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today's biggest gainers on the dow. an upbeat debut for one of the few companies to go public in the u.s. since facebook's ipo. eqt midstream is up as much as 11% from the offering price which was $21 a share. the energy partnership operates pipelines for natural gas companies eqt corporation. it is a moment we have all been waiting for. carl quintanilla is joined by none other than mcdonald's ceo jim skinner, ceo for eight years. this is his last television interview. after 41 years, skinner will officially retire on friday. carl, take it away. >> all right. thanks so much, melissa. hard to believe it's been that long since he began in carpentersville, illinois. jim skinner joins us at the mcdonald's in chicago for the exit interview. thank you for being with us. congratulations. >> thank you. >> can you believe it ends this week? >> yeah.
it's beginning to dawn on me that i have a couple more days at work and then 41 years with mcdonald's and i'm history. >> no one's asking you to go. some have argued you could have stayed as long as you wanted. you said it's the perfect time. why? why is now the perfect time? >> i think all ceos have one obligation. and that is, of course, to grow the business and to sustain the growth of the enterprise for all the stake holders but most importantly to provide leadership for the future. and i'm -- i've done that. i think we're prepared to move to the future and time for me to step down and hand it to the younger guy and team to lead us in to the future. >> you came in to the job. the legacy you followed is well-known and you helped implement and execute the plan to win. we know what's happened with the company since. we know what's happened to the
stock since. do you feel like you won? >> oh, absolutely. i think the system won. i think that's the most important thing. when i became ceo i said i want to reward the system for their performance and through my leadership and we have done that. the alignment of the system. it's been significant in terms of our revitalization if you will and as you mentioned shareholder return is just one measurement but the performance of the franchisees and employers and suppliers and been rewarded financially and proud to be part of the system over the period of the time. >> you said the degree of the success surprised even you. did you say, wow, we are doing better than i thought we'd be doing at this stage of the game? >> i think from the beginning of the revitalization before i was ceo focusing on brand mcdonald's and eliminates the distractions, the brands we were involved with, and we're focusing on same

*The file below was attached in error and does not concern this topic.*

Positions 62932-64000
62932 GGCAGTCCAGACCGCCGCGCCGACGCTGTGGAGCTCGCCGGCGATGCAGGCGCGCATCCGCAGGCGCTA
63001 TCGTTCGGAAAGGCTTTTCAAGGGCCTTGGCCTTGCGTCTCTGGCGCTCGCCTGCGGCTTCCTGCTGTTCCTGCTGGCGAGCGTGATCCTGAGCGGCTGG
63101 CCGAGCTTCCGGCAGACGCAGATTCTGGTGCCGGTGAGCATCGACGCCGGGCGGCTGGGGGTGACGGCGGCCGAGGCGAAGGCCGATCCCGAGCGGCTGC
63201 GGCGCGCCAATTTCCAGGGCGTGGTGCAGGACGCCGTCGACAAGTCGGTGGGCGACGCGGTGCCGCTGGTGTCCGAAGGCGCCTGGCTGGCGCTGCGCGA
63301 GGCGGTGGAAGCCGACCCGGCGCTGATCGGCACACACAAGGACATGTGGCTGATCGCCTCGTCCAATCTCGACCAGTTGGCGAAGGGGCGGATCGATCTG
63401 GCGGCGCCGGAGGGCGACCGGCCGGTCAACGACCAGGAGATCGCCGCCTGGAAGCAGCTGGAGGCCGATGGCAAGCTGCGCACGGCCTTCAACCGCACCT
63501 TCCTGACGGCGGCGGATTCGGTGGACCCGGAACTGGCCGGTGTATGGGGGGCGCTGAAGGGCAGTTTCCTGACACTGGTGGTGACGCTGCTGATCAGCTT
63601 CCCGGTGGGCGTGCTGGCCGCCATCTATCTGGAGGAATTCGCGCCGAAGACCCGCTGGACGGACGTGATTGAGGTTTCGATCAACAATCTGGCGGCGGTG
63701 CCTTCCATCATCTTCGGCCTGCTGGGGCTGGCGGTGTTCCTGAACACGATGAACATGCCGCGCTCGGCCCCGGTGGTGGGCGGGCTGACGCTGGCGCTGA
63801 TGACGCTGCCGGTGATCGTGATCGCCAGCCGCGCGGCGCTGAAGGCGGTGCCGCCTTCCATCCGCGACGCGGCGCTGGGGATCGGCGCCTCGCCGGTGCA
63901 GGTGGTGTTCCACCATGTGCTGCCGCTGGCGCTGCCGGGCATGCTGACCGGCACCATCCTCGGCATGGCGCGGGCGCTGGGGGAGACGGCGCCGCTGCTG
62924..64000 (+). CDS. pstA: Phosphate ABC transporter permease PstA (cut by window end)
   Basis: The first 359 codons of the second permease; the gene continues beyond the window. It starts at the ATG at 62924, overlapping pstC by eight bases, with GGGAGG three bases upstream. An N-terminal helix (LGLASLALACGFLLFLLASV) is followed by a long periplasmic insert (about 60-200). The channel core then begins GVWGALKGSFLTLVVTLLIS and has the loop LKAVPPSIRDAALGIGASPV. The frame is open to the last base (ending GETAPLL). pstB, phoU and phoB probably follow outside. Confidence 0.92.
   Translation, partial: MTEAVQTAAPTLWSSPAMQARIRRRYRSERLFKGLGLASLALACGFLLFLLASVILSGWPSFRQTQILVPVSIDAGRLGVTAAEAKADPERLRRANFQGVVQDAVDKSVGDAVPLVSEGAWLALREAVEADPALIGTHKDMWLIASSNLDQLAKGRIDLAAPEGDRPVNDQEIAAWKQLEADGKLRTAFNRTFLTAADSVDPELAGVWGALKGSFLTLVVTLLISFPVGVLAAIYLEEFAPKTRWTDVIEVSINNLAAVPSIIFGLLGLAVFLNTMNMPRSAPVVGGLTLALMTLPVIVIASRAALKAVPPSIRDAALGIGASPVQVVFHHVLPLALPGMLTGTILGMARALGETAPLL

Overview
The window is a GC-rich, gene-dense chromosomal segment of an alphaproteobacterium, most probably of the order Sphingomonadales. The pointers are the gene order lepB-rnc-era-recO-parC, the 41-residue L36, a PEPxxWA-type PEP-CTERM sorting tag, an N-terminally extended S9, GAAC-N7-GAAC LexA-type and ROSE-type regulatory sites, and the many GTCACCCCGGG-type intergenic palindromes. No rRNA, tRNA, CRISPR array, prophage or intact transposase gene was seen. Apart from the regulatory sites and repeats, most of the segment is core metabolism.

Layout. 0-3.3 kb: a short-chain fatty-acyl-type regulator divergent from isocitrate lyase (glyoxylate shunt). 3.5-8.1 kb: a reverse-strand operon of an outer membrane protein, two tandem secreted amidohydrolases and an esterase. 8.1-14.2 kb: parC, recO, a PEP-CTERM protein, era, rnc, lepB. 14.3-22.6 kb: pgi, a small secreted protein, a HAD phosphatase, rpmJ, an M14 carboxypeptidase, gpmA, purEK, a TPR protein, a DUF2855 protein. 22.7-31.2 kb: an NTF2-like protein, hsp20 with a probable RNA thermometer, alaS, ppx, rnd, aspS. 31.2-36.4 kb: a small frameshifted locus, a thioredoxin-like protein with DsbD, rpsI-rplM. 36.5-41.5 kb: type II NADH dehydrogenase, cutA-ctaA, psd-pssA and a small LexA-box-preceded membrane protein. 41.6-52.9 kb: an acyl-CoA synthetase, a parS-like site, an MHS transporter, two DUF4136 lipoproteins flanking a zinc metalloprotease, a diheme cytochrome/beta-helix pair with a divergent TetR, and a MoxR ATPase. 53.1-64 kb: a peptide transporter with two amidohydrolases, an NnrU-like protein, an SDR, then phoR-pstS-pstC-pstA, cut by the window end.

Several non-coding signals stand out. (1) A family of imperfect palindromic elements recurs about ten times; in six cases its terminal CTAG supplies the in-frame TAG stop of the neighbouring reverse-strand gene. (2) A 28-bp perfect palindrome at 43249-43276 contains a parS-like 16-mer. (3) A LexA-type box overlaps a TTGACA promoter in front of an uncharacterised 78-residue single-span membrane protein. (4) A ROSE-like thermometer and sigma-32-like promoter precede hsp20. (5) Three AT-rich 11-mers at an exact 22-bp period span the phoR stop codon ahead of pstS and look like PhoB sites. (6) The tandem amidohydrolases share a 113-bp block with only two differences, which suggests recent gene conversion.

store sales growth on the top line but being better and not just bigger. that the same store sales growth in the very first year of 2003 was significant and we were on track then through '04, 2012 now to continue to grow, same store sales, and i think we were all a bit surprised by that. that focus and the alignment of the system leveraged that strength and jetisonned the distractions. >> looking at a plan to win. multi-platform philosophy. but if you had to pick -- i know it's like asking you to pick children but if you had to pick one element, nutrition, value menu, the way you approach foreign markets, mccafe, is a there an element that's driven the growth? >> one element that's the people. the people are most significant thing in any enterprise and